Presented by Eric Gustafson, the Director of the Derby Public Library and former director of the Morrill Library in Hiawatha.Eric drew on his experiences in both these Kansas cities since they were different communities and had different human resources. One of his major messages is that a library director should not define the community's leadership narrowly, but should network widely and get to know as many people as possible. It isn't possible to predict who will become a major library supporter or who will understand that the library is an important community center in the information age.
Some librarians are lucky enough to have a very positive relationship with city officials, while others have officials who aren't that interested in the library. To some extent, library administrators will have to invite themselves to the community planning tables, using patience and impeccable courtesy.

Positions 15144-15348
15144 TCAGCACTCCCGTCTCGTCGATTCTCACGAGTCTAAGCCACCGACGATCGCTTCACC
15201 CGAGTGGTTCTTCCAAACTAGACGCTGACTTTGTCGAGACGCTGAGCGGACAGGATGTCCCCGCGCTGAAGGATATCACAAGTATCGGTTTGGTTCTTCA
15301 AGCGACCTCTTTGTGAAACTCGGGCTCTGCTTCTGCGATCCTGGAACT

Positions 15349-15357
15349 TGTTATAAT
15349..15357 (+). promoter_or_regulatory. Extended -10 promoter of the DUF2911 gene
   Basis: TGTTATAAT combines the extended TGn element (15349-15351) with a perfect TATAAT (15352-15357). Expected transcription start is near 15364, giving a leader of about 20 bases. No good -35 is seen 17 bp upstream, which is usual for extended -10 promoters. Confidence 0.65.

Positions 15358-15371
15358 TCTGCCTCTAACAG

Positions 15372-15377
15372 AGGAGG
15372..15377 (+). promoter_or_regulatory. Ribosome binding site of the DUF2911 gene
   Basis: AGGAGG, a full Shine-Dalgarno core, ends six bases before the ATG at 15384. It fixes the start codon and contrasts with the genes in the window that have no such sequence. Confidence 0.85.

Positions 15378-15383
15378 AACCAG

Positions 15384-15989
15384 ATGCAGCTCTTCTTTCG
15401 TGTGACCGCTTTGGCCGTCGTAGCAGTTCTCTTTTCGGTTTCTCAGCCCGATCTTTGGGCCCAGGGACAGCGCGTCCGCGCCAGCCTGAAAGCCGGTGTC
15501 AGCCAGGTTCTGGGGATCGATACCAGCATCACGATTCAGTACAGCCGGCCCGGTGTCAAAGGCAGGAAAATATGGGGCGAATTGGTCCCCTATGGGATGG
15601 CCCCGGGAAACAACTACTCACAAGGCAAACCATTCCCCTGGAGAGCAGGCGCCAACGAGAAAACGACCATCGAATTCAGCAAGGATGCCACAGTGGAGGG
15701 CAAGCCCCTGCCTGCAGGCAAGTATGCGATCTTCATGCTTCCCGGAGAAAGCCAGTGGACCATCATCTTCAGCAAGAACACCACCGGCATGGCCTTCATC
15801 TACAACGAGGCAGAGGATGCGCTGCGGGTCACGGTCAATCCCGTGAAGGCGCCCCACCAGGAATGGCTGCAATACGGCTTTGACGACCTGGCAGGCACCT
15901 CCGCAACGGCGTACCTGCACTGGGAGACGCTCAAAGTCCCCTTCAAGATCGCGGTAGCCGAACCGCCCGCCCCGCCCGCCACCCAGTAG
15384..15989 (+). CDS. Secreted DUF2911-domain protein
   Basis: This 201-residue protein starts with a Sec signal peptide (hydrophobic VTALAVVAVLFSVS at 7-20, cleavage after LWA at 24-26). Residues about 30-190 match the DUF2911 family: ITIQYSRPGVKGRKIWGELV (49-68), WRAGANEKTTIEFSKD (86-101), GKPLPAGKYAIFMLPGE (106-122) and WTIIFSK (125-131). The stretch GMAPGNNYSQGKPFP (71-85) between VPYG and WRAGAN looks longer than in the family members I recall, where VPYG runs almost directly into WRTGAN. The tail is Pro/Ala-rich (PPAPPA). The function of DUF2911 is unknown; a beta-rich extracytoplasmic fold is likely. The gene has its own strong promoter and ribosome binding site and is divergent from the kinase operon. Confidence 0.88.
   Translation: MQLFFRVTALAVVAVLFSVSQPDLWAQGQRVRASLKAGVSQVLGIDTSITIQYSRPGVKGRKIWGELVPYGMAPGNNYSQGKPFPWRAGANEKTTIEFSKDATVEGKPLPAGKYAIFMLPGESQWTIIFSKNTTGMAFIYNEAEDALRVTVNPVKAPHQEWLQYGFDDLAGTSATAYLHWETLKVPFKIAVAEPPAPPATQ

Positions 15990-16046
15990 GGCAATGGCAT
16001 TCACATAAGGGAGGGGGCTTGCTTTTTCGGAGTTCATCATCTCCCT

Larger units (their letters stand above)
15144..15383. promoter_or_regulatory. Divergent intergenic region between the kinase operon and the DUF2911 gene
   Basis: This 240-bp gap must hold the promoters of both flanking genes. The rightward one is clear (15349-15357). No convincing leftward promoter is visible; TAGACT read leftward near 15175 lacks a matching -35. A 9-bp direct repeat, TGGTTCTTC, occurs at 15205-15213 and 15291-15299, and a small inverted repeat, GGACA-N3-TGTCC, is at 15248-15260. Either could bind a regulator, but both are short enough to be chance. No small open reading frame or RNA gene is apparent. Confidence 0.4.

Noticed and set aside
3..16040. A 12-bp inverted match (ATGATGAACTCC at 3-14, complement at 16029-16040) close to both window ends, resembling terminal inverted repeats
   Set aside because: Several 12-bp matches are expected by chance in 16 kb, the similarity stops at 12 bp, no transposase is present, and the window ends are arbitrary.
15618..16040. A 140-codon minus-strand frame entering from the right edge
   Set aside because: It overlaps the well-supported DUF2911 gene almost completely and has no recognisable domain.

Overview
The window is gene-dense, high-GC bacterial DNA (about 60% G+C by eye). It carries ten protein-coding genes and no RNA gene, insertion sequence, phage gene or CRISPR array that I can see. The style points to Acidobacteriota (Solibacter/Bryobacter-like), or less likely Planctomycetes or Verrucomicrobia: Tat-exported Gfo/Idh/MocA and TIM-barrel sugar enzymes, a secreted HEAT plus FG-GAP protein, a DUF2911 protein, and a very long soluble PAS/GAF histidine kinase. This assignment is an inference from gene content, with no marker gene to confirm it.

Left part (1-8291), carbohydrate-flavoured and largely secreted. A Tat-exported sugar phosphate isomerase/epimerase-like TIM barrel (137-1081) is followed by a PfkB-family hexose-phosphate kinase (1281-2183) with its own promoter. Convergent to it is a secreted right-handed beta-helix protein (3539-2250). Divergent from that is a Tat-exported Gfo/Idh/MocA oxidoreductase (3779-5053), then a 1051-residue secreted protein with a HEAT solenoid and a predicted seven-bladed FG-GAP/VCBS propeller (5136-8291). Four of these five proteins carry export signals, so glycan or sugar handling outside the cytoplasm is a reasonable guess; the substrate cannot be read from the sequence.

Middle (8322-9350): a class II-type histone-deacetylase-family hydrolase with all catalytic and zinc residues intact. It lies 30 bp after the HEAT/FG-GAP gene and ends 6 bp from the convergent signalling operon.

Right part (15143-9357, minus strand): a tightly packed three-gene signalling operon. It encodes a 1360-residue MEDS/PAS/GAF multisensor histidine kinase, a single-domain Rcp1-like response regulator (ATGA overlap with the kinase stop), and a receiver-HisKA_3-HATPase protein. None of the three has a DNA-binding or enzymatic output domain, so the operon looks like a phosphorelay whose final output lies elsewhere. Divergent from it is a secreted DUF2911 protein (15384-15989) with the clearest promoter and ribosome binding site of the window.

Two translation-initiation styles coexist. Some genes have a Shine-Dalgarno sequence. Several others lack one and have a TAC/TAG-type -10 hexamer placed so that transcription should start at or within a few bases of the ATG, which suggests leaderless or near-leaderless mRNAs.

In the real world, people support other people when they know them and like them and see them support the community's common goals. A library staff that is active in community affairs can be the best possible partner to effective library planning. A library staff that supports community initiatives is more likely to gain effective library support.
Eric also emphasized that outgoing friendliness must be balanced with professional style and personal discretion. The library's major priorities should be presented in clear, succinct messages that emphasize the benefits to the community.
A variety of community groups were mentioned in the presentation including government leaders, business owners, educators, local media, major community clubs, foundation directors, and marketing specialists.
The participants had time for a lively discussion that emphasized that many different styles could be effective in library and community planning and that all the major library players would need to be involved for long-term success.